CropLife America President Presents Advancements In Modern Agriculture
CropLife America (CLA) president and CEO Jay Vroom spoke last Friday about the history of advancements in the crop protection industry with attendees of the University of Utah’s Wallace Stegner Center’s 17th Annual Symposium, “Silent Spring at 50: The Legacy of Rachel Carson,” in Salt Lake City, Utah. Vroom presented to an audience of approximately 150 law students, faculty, alumni, and interested community representatives about the influence of Rachel Carson’s seminal book, and its impact on the regulatory framework, environmental awareness, and development of crop protection products.
Other conference speakers represented the fields of academia, public health and conservation, including: Dr. Philip Landrigan of Mt. Sinai School of Medicine; Mark Lytle of Bard College; Paul Holthus of the World Ocean Council; and Terry Collins of Carnegie Mellon University. In his presentation, Vroom emphasized that whether it’s through improved chemical formulas, more precise applications or integrated pest management programs, the crop protection industry continues to advance and help growers safely and responsibly produce food, fiber and renewable fuel.
“Silent Spring launched the modern environmental movement, and it is important to reflect on the impacts made on U.S. agricultural policy and the regulation of crop protection products,” said Vroom. “By looking back at the societal changes ignited by Ms. Carson’s writing, we can also look forward to future research and development opportunities and the creation of better modern agricultural tools. CropLife America is excited to engage in an open dialogue about this important book, discuss the improvements the crop protection industry has made in its wake, the advancements still happening every day, and how modern agriculture better interfaces with today’s environmental concerns.”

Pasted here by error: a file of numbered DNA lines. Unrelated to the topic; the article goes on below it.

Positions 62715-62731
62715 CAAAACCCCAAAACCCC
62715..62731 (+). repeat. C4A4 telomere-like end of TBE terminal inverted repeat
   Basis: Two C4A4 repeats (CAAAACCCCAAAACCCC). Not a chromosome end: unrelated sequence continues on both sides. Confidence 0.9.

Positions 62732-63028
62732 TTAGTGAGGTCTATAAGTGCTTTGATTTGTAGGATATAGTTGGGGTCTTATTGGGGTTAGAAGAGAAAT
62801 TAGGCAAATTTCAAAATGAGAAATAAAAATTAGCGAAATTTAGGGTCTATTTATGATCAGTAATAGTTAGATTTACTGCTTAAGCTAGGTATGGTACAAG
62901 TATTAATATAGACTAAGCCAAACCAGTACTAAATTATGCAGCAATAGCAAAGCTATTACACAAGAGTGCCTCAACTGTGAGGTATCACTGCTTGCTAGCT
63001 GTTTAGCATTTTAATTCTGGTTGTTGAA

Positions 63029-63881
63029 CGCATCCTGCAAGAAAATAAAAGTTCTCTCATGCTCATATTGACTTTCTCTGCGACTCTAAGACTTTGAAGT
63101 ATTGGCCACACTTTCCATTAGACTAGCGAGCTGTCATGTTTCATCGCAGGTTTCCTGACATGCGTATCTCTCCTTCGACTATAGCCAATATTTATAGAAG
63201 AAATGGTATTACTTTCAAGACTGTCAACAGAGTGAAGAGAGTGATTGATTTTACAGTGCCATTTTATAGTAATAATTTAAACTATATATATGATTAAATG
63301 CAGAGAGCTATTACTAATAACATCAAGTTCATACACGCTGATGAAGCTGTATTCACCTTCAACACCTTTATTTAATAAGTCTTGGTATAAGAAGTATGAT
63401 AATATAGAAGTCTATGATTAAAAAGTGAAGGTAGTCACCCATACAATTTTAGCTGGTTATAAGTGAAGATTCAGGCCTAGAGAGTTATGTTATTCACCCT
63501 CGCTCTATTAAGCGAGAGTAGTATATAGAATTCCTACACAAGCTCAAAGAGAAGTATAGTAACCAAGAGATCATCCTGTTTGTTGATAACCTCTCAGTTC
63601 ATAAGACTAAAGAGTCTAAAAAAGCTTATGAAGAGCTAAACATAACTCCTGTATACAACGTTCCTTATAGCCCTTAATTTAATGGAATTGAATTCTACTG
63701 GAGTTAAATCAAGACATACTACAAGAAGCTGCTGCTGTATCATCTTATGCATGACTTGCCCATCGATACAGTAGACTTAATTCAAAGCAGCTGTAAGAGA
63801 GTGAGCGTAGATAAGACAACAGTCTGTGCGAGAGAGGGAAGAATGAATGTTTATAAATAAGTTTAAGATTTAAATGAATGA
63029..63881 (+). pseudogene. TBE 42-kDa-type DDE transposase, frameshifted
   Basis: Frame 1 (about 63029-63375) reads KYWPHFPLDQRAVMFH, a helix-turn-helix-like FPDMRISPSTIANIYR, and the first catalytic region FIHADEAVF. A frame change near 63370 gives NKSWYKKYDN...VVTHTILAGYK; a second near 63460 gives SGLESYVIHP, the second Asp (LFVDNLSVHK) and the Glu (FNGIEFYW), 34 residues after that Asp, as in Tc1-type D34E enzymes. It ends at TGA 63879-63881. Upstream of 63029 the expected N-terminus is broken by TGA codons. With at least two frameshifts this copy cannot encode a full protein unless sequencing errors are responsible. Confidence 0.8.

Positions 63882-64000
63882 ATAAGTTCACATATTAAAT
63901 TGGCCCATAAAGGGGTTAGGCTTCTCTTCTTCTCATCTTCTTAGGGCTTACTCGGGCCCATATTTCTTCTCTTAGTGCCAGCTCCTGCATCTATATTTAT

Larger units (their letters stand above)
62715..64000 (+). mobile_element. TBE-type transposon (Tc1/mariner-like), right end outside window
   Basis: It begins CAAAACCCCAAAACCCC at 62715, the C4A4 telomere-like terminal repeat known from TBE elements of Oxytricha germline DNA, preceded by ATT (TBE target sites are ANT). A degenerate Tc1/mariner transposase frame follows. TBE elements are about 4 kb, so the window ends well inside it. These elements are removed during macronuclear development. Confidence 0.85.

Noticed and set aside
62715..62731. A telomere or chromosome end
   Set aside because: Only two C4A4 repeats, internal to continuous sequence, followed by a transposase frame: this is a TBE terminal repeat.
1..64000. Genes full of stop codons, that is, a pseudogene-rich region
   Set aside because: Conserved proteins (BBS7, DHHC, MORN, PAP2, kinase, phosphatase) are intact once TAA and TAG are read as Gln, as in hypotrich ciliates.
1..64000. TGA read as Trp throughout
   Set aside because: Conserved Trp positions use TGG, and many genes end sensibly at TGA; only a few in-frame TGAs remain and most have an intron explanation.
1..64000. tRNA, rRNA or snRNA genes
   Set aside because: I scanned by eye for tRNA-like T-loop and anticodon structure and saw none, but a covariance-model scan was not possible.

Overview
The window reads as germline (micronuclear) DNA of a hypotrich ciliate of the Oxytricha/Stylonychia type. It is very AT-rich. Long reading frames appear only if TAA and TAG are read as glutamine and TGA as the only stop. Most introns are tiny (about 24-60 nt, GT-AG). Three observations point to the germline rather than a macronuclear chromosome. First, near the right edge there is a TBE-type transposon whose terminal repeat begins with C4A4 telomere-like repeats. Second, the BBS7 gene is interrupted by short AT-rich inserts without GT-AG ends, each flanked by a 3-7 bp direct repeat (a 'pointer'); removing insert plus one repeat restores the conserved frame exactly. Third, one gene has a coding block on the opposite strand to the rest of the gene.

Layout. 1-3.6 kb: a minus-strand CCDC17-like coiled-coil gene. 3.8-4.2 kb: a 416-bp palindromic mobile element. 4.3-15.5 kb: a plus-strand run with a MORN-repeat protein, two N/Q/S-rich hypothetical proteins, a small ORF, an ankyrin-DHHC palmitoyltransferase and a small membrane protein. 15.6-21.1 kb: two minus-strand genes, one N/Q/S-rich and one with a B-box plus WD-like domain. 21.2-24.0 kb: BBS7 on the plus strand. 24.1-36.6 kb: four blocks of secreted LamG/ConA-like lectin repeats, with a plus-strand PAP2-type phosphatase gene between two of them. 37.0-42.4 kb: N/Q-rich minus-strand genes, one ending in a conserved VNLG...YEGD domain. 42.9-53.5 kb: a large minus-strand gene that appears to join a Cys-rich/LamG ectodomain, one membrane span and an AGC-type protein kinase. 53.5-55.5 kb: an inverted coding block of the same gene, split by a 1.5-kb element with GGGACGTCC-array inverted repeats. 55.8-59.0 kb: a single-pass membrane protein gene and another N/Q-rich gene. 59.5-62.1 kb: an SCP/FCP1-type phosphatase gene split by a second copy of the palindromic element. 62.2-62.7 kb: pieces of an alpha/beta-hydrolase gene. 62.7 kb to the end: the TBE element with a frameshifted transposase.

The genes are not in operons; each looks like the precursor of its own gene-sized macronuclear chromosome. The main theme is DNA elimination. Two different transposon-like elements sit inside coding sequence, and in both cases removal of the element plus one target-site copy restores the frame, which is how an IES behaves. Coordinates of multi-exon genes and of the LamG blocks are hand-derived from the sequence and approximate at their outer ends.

In his presentation, Vroom highlighted specific changes spurred by the 1962 publication of Silent Spring:
- The creation of the U.S. Environmental Protection Agency (EPA): Amid growing consumer concerns about environmental protection, President Nixon created the U.S. EPA in 1970 to protect human health and the environment. The creation of EPA marked a transition to a more rigorous crop protection registration and regulatory program. It also created a collaborative atmosphere between industry and the Agency.
- A revised Federal Fungicide, Insecticide and Rodenticide Act (FIFRA): With the creation of EPA, FIFRA was revised to provide new safety measures. Three separate amendments from 1972 through 1992 significantly updated the original 1947 law, and established additional rigorous standards for crop protection including: transferring pesticide regulation from the U.S. Department of Agriculture (USDA) to EPA; re-registering older pesticides to ensure compliance with new standards; and new worker protection measures. In addition, the 1996 Food Quality Protection Act adds special safety margins for infants and children, and the Pesticide Registration Improvement Act (PRIA), passed first in 2002, increased industry fees to enable EPA to expand scientific evaluation capacity and enhance timely decision-making.
- A dedication to research & development: Research and development (R&D) is a core pillar of the crop protection industry. Information from the USDA Economic Research Service shows that private investment in R&D for crop protection products has grown significantly, from $42 million nominal in 1962, to $793 million in 2010.
“The crop protection industry is committed to hearing and responding to consumer questions and concerns about U.S. agriculture, and to better communicating our investment and dedication to protecting human health and the environment,” continued Vroom. “Speaking at this conference with the University Of Utah College Of Law is a unique opportunity to join in this dialogue surrounding Silent Spring and take this conversation one step further.”
Thorough testing, science-based regulation, and continued investment in modern agricultural tools and techniques all contribute to the success of U.S. farming. With the collaboration of scientists, industry and regulatory agencies, agriculture looks vastly different than what was portrayed by Silent Spring 50 years ago.
To view a special interview that Vroom recently held with Ken Cook, president of the Environmental Working Group, on these issues and more, visit www.croplifeamerica.org/news/multimedia-resources/Jay-Vroom-and-Ken-Cook-Discuss-Silent-Spring. For additional information on the regulation and safety of crop protection products, visit www.croplifeamerica.org.